Charlotte, N.C. Bill Haas followed his father into the locker room at Quail Hollow Club and sat down for breakfast, a routine he knows well from a dozen or so trips on the PGA Tour.
Tuesday morning was different.
The kid isn't at the Wachovia Championship to watch. He's here to play.
Haas not only has a locker next to his father, Jay, but a tee time Thursday morning against a field that includes Masters champion Mike Weir and Davis Love III.
The younger Haas also has plenty of game.
"There are a lot of 'can't-miss' kids that do miss," said Curtis Strange, whose friendship with the father dates to their NCAA titles at Wake Forest in 1975-76. "But from what I know of Bill, he can't miss. He's full of potential. He has a natural swing, and he seems to want it."
The 20-year-old Haas was an All-American at Wake Forest last year as a sophomore and the medalist at the U.S. Amateur, where he lost 1-up in the semifinals to eventual champion Ricky Barnes.
The Wachovia Championship is his second PGA Tour event. He played in the Greater Greensboro Classic last year and missed the cut by one shot. He wants to play in the Walker Cup this summer, graduate next year and then turn pro.
Where that leads is anyone's guess, although Haas doesn't have history on his side.
Not many sons of successful golfers make it to the big leagues.
Even fewer of them win.
Al and Brent Geiberger. Julius and Guy Boros. Joe and Joe Jr. Kirkwood.
The best father-son combination ever? Young Tom Morris won the first of four consecutive British Opens the year after Old Tom Morris won his fourth Open 135 years ago.
The Haas family outing at Quail Hollow comes one week after Jack Nicklaus played in a Nationwide Tour event with his four sons.
Only the 63-year-old father made the cut.
"I came here to play with them, and all of a sudden I'm the only one left," Nicklaus said. Three of the Nicklaus sons played as professionals. Only one of them -- Gary -- ever earned his PGA Tour card. He lost in a playoff to Phil Mickelson in the 2000 BellSouth Classic, but all that did was buy him an extra year on tour.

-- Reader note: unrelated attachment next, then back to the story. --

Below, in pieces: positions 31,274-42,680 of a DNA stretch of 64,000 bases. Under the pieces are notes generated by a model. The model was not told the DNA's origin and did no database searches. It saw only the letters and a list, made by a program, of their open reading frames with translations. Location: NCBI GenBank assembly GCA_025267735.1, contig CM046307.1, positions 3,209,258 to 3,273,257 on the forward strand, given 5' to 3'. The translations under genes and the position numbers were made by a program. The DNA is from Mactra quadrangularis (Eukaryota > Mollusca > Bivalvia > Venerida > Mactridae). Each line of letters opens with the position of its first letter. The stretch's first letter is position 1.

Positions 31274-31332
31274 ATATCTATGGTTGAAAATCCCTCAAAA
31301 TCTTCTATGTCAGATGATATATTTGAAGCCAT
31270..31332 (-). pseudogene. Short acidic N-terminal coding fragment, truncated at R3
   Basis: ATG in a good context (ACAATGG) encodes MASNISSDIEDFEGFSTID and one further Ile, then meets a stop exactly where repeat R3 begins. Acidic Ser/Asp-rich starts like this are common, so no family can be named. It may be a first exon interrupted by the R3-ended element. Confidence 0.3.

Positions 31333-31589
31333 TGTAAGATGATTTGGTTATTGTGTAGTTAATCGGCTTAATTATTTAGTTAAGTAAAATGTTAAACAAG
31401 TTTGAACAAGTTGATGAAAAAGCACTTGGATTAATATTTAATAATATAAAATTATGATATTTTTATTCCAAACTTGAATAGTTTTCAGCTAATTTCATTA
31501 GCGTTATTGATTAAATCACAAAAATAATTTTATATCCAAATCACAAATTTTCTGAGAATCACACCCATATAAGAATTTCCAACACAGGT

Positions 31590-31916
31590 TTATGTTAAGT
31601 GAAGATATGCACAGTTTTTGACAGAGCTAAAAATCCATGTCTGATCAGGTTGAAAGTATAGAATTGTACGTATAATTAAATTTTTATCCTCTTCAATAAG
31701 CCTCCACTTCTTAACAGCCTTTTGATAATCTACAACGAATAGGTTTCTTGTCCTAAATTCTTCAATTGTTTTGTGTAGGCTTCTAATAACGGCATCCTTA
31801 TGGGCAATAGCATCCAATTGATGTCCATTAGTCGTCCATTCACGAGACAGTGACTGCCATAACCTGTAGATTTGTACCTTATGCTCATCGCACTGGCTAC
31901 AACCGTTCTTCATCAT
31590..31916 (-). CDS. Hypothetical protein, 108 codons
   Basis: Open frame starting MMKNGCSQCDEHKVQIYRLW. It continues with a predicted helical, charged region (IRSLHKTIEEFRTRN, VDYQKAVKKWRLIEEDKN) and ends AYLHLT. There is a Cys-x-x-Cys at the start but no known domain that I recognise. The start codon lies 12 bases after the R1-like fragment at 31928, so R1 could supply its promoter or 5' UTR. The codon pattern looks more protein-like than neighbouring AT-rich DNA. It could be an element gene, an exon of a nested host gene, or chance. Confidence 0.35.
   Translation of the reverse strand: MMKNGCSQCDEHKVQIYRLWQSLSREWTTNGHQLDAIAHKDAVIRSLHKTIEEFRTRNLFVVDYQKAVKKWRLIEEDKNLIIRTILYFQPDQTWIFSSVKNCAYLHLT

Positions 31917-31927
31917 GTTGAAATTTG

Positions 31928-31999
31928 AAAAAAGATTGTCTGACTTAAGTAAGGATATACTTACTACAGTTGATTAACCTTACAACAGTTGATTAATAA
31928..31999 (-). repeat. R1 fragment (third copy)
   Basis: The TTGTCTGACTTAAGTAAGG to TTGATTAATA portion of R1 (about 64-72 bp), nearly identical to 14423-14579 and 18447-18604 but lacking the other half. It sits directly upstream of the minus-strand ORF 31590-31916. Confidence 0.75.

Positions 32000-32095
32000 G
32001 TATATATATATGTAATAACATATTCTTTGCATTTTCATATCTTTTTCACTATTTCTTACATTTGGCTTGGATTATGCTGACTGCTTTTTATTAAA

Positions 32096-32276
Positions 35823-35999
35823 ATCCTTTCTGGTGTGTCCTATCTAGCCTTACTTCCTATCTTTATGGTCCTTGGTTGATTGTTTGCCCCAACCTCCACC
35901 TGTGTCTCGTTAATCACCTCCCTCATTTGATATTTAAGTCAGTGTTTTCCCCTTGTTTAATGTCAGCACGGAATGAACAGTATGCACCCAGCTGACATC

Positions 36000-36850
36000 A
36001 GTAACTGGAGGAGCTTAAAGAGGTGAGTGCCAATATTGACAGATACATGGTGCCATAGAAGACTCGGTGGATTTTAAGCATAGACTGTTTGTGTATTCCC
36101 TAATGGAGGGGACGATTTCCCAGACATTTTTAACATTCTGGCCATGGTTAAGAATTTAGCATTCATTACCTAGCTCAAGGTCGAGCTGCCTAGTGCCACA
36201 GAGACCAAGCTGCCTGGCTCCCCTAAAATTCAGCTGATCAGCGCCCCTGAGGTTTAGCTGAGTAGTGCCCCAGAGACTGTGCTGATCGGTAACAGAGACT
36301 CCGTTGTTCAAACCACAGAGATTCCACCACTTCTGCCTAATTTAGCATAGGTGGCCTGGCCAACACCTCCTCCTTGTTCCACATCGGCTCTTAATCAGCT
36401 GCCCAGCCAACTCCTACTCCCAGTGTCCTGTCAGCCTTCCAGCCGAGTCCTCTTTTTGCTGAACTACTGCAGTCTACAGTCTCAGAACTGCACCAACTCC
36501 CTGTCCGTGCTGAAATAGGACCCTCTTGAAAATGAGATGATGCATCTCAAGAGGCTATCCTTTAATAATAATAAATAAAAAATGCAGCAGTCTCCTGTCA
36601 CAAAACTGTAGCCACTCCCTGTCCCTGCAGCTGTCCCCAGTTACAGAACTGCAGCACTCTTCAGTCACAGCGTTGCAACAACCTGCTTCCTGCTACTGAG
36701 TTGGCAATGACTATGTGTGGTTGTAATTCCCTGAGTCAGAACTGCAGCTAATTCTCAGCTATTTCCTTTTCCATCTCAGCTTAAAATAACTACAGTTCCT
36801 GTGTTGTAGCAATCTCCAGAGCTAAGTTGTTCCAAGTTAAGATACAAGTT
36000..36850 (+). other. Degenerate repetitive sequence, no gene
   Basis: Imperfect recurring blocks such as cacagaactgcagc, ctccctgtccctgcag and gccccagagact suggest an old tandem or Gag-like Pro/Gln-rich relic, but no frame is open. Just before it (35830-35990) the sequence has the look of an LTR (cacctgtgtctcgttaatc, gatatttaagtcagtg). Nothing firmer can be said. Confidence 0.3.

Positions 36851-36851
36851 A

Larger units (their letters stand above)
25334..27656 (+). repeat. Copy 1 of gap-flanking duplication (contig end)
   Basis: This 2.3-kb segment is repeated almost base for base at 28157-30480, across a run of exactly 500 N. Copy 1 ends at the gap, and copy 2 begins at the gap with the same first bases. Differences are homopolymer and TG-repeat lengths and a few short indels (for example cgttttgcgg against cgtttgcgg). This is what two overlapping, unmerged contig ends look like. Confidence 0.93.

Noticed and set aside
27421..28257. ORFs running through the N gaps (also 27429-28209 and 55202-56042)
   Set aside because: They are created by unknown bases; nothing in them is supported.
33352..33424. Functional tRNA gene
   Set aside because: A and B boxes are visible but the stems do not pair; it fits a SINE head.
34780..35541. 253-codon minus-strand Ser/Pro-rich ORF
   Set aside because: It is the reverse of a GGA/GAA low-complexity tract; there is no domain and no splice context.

Dave Stockton Jr., whose father won two PGA Championships, has been on and off the PGA Tour the last several years. Andy Miller, Johnny's son, made a hole-in-one at the U.S. Open last year and earned his PGA Tour card at Q-school.
You could call Nicklaus a disappointing sire, only it's not that simple.
Golf at the highest level is more about passion, hunger and technique, traits that are not easily inherited. Making it even more difficult for sons to follow their fathers is an exclusive PGA Tour roster, with about 200 players every year.
"The percentages are against you," Jay Haas said. "The odds of any player making it big is pretty slim, so two from the same family is rare."
Other theories abound.
Topping the list is pressure to live up to a father's reputation. No son had a bigger burden than Gary Nicklaus, who made the cover of Sports Illustrated at age 16 as the heir to the Golden Bear.
"All kids of golfers are good athletes," said Strange, whose 21-year-old son, Thomas, occasionally qualifies for matches at North Carolina State. "Do you inherit the same drive to play well? Do you inherit a perfect golf swing? They might love the game, but they're not in love with the game. That's a huge difference."
Bill Haas' first love was basketball, but the passion turned to golf during high school when he grew to 6-foot-2 and adopted a swing so natural he rarely asked his father for help.
He still remembers the first time he beat the old man. It was three years ago at the Cliffs Keowee Vineyards course at home in Greenville, S.C.
"My dad never pushed me to play golf at all," he said. "He never came out to give me lessons. I had to ask him for a tip or ask him to watch me hit balls."
It helps that he comes from a golfing family. Jay Haas' uncle is former Masters champion Bob Goalby. His brother, Jerry, is the golf coach at Wake Forest. His brother-in-law is Dillard Pruitt, a PGA Tour rules official and former player.
Still, Haas said he only wanted his sons -- 21-year-old Jay Jr. plays at Augusta State -- to have a chance to learn. At best, he thought it would help them in the business world.
"There was always a club laying around, but they've done this on their own," Haas said. "I showed them the swing, the setup, the grip. But I never said, 'You have to go play."'